Lots of people knew exactly what was brewing in Syria and Iraq. The Daily Beast reported that the collapse of Iraq to Islamic State forces was no surprise to those who were paying attention:

[I]nterviews with a dozen U.S. and Iraqi intelligence officials, diplomats, and policy makers reveal a very different story. A catastrophe like the fall of Mosul wasn’t just predictable, these officials say. They repeatedly warned the Obama administration that something like this was going to happen. With seemingly no good choices to make in Iraq, the White House wasn’t able to listen. . . . While the policy process in Washington was frozen, U.S. intelligence analysts still filed their warnings about major weaknesses in Iraq’s military. Both the CIA and the Defense Intelligence Agency have issued reported analysis for nearly a year warning that Iraq’s military would not be able to stand up against a sustained campaign from ISIS.

The president either was derelict in his failure to heed warnings or — just like in Benghazi, Libya — he was unwilling to give credence to reports that would have meant he had let jihadists out of their box and American withdrawal was proving to be a disaster. Administration officials were telling Congress in 2013 how dire things had become:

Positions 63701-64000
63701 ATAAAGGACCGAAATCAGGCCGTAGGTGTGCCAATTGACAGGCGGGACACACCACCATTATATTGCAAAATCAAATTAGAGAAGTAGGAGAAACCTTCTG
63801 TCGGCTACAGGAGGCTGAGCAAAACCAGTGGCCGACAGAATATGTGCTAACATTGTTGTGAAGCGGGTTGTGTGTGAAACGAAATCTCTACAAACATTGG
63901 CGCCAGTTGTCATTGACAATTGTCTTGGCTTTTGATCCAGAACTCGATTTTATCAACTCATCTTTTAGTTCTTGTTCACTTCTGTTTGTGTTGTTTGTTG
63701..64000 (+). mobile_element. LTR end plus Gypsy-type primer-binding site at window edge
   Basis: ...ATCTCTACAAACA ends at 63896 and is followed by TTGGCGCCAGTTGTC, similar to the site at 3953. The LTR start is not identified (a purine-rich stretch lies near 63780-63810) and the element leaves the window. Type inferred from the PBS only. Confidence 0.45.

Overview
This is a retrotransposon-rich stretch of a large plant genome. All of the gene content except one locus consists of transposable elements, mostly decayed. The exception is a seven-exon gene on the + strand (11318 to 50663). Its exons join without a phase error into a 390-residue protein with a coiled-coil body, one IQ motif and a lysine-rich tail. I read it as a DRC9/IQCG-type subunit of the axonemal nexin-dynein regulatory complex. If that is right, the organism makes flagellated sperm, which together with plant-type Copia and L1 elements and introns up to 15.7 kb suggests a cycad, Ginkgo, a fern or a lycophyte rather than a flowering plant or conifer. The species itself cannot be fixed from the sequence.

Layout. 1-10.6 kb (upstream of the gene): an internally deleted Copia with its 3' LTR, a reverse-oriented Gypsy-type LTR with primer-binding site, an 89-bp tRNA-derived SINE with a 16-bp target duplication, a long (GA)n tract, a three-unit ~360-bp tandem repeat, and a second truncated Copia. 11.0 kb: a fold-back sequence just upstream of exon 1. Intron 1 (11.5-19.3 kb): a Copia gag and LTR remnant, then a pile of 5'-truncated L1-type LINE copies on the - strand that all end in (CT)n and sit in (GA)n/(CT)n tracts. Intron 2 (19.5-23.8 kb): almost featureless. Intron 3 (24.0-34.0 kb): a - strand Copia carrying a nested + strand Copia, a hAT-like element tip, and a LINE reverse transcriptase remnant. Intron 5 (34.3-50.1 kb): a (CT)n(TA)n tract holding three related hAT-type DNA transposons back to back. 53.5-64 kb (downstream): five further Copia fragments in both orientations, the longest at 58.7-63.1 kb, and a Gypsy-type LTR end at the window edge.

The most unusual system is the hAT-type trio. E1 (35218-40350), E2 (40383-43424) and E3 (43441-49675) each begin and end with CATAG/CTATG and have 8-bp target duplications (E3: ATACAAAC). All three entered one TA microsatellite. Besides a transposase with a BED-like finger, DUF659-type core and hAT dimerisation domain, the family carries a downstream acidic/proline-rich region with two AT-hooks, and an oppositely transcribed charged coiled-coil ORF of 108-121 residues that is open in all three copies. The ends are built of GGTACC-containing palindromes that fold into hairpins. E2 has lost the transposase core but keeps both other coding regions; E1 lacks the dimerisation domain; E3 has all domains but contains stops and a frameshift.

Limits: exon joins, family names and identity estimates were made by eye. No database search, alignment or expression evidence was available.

Brett McGurk, a deputy assistant secretary of state and the Obama administration’s senior U.S. official in Baghdad since the crisis began last month, presented to Congress a similarly dark warning. ISIS was launching upwards of 40 suicide bombers a month, he said, encouraged in part by the weakness of Maliki’s military and the aggressively anti-Sunni policies of the Shi’ite prime minister. It was the kind of ominous report that American intelligence agencies had been delivering privately for months. McGurk added that ISIS had “benefited from a permissive operating environment due to inherent weaknesses of Iraqi security forces, poor operational tactics, and popular grievances, which remain unaddressed, among the population in Anbar and Nineweh provinces.”

Whether in Syria or Iraq, a chorus of voices tried to sound the alarm including Lt. Gen. Michael Flynn, who recently confirmed he had been sounding the alarm for some time that jihadism was growing:

I think we collectively felt that way. We said many times, “Hey, we need to get this intelligence in front of the Secretary of Defense, the Secretary of State, the National Security adviser! The White House needs to see this intelligence picture we have!”